Monday, 7 January 2019

Side by side: Laphroaig 10yo 2004 v 2018

Rather than review drams by themselves I'm doing a little series comparing some 'side by side'.
There may be two or more, they may be from the same or different distilleries, similar ages, ABVs and types or not as I decide!

This time we are reviewing @Laphroaig's 10yo, a bottle from 2018 v a bottle from 2004, what's changed in 14 years? Well all they have done is add a few things : more water, some colour and chill filtering - lets see what difference it makes?

OK so there isn't really a '2004' or '2018' edition of these drams as Laphroaig don't label the bottling year, I am identifying them in this review by the year in which they were purchased.

DramLaphroaig 10yo (2004)Laphroaig 10yo (2018)
Characteristics43% ABV, Non-coloured, NCF40% ABV, Coloured, Chillfiltered
Distillery info
(for 2018 version)
Our 10 Year Old is the original Laphroaig, distilled the same way today as when Ian Hunter invented it more than 75 years ago. It is the foundation of all other Laphroaig expressions.
In making Laphroaig, malted barley is dried over a peat fire. The smoke from this peat, found only on Islay, gives Laphroaig its particularly rich flavour.
Those enjoying the 10 Year Old will first notice the bold, smoky taste, followed by a hint of seaweed and a surprising sweetness. This full-bodied variant is the foundation of all Laphroaig expressions and comes with a long finish.

Nose: Huge smoke, seaweedy, "medicinal", with a hint of sweetness.
Body: Full bodied.
Palaste: Surprising sweetness with hints of salt and layers of peatiness.
Finish: Lingering.
My thoughts: 
Pale gold in the glass, swirls lead to slow thin legs.
Pale gold in the glass, swirls lead to slow thin legs.
NoseThe definitive medicinal peat smoke - wet seaweed, salty breeze, TCP, smokey bacon crisps, slight hint of honey.
After a little while in the glass the peat 'fades' a little and the maritime notes come to the fore.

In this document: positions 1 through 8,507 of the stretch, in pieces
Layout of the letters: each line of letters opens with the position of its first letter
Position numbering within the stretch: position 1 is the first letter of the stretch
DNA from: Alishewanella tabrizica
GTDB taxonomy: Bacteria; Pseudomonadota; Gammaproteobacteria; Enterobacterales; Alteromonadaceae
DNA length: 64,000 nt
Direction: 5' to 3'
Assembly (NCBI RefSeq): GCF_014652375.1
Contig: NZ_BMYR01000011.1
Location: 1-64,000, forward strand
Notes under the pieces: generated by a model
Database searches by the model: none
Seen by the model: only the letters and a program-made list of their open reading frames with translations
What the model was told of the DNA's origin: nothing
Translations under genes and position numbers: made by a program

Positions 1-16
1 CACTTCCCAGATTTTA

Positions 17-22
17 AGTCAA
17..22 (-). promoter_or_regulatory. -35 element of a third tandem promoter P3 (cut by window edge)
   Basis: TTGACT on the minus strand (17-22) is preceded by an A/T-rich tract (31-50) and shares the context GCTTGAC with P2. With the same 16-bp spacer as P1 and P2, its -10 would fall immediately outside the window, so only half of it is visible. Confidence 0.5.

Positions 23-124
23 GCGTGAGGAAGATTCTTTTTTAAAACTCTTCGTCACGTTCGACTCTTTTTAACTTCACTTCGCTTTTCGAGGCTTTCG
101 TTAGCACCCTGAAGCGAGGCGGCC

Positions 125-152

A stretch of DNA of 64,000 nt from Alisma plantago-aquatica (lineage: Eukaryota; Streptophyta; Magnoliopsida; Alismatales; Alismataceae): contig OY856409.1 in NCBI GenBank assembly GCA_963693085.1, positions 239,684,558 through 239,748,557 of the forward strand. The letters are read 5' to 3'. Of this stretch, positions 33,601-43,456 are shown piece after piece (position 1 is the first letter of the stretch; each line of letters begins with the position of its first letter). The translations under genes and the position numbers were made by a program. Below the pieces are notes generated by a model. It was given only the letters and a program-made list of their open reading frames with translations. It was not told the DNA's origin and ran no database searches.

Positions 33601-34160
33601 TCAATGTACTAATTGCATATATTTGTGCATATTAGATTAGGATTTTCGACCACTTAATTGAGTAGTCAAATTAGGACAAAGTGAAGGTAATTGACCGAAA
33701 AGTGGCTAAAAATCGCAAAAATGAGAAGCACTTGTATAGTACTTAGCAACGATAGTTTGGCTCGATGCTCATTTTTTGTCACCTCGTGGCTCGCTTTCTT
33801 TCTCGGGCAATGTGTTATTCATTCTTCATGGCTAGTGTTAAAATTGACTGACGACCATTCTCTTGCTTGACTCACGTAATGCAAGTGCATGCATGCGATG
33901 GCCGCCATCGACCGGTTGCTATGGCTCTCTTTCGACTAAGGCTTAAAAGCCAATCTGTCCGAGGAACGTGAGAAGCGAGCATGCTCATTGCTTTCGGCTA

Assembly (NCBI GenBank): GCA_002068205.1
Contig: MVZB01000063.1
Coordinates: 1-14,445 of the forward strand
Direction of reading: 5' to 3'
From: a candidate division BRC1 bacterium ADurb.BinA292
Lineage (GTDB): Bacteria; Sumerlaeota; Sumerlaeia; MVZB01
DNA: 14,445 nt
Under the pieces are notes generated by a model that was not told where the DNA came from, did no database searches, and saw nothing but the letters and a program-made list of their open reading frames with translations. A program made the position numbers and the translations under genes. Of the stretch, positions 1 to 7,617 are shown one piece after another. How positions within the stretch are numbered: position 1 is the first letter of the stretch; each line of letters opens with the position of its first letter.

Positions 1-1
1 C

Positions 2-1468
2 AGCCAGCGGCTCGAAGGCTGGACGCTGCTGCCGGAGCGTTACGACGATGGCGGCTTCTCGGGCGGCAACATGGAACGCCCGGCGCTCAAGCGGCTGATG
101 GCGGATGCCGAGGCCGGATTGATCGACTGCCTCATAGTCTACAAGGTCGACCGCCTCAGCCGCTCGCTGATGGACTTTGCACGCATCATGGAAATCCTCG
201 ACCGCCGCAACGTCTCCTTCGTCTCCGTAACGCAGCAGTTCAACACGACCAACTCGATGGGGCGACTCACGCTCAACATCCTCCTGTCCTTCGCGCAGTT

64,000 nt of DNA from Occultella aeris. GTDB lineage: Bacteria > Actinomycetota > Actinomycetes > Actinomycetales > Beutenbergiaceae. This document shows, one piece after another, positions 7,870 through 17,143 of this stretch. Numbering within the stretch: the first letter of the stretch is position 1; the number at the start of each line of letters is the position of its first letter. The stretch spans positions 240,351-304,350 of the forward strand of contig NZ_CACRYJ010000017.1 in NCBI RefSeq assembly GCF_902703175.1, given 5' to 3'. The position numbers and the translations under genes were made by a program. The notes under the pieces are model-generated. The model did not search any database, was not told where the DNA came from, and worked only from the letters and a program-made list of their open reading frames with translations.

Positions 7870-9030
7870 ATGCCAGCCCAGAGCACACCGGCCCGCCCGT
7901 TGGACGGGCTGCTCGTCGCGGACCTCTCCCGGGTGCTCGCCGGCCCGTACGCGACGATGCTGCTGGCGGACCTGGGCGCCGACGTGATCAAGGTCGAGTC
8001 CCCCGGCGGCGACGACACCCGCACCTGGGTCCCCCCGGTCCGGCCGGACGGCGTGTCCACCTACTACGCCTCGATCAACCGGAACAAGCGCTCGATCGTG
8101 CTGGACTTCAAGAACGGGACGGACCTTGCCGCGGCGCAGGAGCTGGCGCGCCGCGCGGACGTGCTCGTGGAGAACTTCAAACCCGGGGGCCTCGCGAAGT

Slightly more earthy than the 2004 but with the same smoke and seaweed notes.
After a little while in the glass the peat notes remain dominant.
No sign of the honey.
PalateOily arrival, coats the mouth with a salty seaweed taste that's immediately blanketed by the peat smoke - lovely!
Some honey and few fruit notes hide in the corner but don't get much of a look-in! A little spice kick rounds this off - yummy!
Similar oily arrival, but some citrus fruit in with the salty seaweed and a little honey? Again the peat smoke blankets everything fairly quickly. A little spice note at the end rounds off a lovely dram.
FinishSmoke chimney effect in my throat after the liquid has gone, warming, slight drying with a nice touch of cumin spice.Again similar finish, but with slightly less of the spice note.
OverallOK, so although the 2018 version is supposed to be coloured I can't see any difference between them. So either my information that the 2004 isn't natural colour is wrong or the added colouring helps maintain the original colour after the additional dilution?

Nose-wise they are very similar, the 2018 has a more earthy note to the peat smoke and lacks the honey note of the 2004.
On the palate there is a small but distinct difference - the 2018 has a citrus fruit note in amongst the salty seaweed and again lacks the honey note of the 2004.
Both have that lovely smoke chimney effect of smoke 'filling' your throat after the liquid has gone down! The 2004 has slightly more spice in the finish making it if anything slightly more complex?

So has it changed? Well as I said at the beginning the ABV has reduced slightly but I don't think anyone would be able to detect that - it's just about maximising profits. Laphroaig have added colouring - again I don't think anyone could taste that change and I couldn't detect any colour difference anyway. Any finally they've chill filtered the 2018 - I couldn't detect any difference but why do it?
Overall I think the slight differences in nose and palate probably come down to a number of factors - different barley, different / less active / poorer quality casks?

At the end of the day don't let this review put you off buying the 2018 (2019) version, you can't get the 2004 anymore anyway! The Laphroaig 10yo is a basic staple of Islay whiskies - you need to have one on your shelf, in my opinion it's only beaten by it's sibling Quarter Cask. 

Thanks to @jwbassman_ for the 2018 sample.

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